Human cytomegalovirus and Epstein-Barr virus type 1 in periodontal abscesses
Article first published online: 11 FEB 2004
Oral Microbiology and Immunology
Volume 19, Issue 2, pages 83–87, April 2004
How to Cite
Saygun, I., Yapar, M., Özdemir, A., Kubar, A. and Slots, J. (2004), Human cytomegalovirus and Epstein-Barr virus type 1 in periodontal abscesses. Oral Microbiology and Immunology, 19: 83–87. doi: 10.1046/j.0902-0055.2002.00118.x
- Issue published online: 11 FEB 2004
- Article first published online: 11 FEB 2004
- Accepted for publication September 30, 2003
- periodontal abscess;
- Epstein-Barr virus;
Objectives: Recent studies have linked herpesviruses to severe types of periodontal disease, but no information exists on their relationship to periodontal abscesses. The present study determined the presence of human cytomegalovirus (HCMV) and Epstein-Barr virus type 1 (EBV-1) in periodontal abscesses and the effect of treatment on the subgingival occurrence of these viruses.
Material and methods: Eighteen adults with periodontal abscesses participated in the study. Subgingival samples were collected from each patient with sterile curettes from an abscess-affected site and a healthy control site. HCMV and EBV-1 were identifed by polymerase chain reaction at the time of the abscess and at 4 months after surgical and systemic doxycycline therapy.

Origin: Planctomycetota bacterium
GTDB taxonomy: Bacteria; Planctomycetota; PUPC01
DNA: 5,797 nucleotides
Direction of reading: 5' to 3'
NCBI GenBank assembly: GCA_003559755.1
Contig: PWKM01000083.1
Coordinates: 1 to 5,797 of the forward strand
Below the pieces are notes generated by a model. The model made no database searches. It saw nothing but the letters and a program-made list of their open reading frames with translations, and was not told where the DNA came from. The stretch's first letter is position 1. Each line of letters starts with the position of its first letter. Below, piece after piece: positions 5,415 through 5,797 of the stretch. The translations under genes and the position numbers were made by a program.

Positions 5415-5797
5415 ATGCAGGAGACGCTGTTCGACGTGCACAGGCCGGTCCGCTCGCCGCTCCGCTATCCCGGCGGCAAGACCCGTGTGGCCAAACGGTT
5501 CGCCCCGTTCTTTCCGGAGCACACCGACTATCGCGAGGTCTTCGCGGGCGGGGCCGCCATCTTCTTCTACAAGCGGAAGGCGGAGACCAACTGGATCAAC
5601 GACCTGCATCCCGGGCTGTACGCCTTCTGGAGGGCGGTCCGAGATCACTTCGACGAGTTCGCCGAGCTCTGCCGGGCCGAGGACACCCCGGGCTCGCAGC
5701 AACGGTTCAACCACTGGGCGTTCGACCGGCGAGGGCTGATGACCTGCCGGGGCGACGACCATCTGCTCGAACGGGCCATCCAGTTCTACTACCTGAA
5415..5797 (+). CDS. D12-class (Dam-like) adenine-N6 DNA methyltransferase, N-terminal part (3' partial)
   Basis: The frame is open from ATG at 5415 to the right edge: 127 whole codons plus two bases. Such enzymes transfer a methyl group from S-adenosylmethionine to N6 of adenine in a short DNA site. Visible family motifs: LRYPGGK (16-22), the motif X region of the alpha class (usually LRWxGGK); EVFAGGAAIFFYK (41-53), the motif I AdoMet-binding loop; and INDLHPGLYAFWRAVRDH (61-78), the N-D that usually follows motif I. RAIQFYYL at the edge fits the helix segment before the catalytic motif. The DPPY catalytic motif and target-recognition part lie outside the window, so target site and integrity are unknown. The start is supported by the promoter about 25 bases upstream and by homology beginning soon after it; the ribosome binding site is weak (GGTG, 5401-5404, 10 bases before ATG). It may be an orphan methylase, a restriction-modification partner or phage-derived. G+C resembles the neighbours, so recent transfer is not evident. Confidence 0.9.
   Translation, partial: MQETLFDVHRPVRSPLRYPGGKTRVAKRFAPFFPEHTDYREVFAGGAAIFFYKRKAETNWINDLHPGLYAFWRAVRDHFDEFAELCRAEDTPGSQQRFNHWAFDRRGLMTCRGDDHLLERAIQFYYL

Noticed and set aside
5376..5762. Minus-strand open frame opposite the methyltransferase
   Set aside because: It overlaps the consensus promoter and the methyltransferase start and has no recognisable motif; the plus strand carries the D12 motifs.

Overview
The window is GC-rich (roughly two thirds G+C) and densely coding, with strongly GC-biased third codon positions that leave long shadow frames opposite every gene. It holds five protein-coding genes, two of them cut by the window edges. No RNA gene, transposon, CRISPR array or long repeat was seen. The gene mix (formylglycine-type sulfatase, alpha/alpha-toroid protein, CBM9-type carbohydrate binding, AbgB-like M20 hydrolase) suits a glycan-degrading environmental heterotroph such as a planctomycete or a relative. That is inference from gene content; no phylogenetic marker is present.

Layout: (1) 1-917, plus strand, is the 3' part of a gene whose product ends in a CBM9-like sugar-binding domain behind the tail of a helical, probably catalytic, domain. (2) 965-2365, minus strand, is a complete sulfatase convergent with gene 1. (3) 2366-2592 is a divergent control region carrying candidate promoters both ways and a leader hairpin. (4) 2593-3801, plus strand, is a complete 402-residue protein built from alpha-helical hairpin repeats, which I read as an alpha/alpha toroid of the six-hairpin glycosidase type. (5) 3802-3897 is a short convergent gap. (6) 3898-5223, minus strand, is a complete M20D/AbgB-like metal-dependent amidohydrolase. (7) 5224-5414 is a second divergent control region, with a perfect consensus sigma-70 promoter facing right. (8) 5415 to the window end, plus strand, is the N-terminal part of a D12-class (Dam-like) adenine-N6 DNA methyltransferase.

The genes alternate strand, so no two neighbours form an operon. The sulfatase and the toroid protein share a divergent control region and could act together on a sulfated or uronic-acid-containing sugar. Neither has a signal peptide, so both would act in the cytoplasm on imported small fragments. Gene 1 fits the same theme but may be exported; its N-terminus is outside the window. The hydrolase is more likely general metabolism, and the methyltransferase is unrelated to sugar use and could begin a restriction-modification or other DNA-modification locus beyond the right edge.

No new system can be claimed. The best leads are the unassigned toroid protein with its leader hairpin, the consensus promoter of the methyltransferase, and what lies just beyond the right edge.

Results: HCMV was detected in 66.7% of periodontal abscess sites and in 5.6% of healthy sites (P = 0.002). EBV-1 occurred in 72.2% of abscess sites but not in any healthy site (P < 0.001). HCMV and EBV-1 co-infection was identified in 55.6% of the abscess sites. Posttreatment, HCMV and EBV-1 were not found in any study site.
Conclusions: HCMV and EBV-1 genomes are commonly found in periodontal abscesses. These data favor a model in which a herpesvirus infection of the periodontium impairs the host defense and serves as a platform for the entrance of bacterial pathogens into gingival tissue with subsequent risk of abscess development.